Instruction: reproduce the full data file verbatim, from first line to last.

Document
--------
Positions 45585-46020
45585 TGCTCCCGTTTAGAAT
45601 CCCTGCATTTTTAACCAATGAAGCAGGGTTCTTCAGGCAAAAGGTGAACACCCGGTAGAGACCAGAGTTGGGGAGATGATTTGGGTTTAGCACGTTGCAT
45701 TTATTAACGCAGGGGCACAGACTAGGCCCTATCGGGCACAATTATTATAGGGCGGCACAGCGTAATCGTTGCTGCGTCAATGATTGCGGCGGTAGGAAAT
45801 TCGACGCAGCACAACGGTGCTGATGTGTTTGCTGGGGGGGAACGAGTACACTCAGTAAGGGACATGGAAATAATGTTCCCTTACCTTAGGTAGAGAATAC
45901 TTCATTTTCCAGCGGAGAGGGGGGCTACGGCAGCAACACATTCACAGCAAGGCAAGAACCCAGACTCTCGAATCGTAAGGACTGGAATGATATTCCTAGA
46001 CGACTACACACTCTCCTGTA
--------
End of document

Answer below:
Positions 45585-46020
45585 TGCTCCCGTTTAGAAT
45601 CCCTGCATTTTTAACCAATGAAGCAGGGTTCTTCAGGCAAAAGGTGAACACCCGGTAGAGACCAGAGTTGGGGAGATGATTTGGGTTTAGCACGTTGCAT
45701 TTATTAACGCAGGGGCACAGACTAGGCCCTATCGGGCACAATTATTATAGGGCGGCACAGCGTAATCGTTGCTGCGTCAATGATTGCGGCGGTAGGAAAT
45801 TCGACGCAGCACAACGGTGCTGATGTGTTTGCTGGGGGGGAACGAGTACACTCAGTAAGGGACATGGAAATAATGTTCCCTTACCTTAGGTAGAGAATAC
45901 TTCATTTTCCAGCGGAGAGGGGGGCTACGGCAGCAACACATTCACAGCAAGGCAAGAACCCAGACTCTCGAATCGTAAGGACTGGAATGATATTCCTAGA
46001 CGACTACACACTCTCCTGTA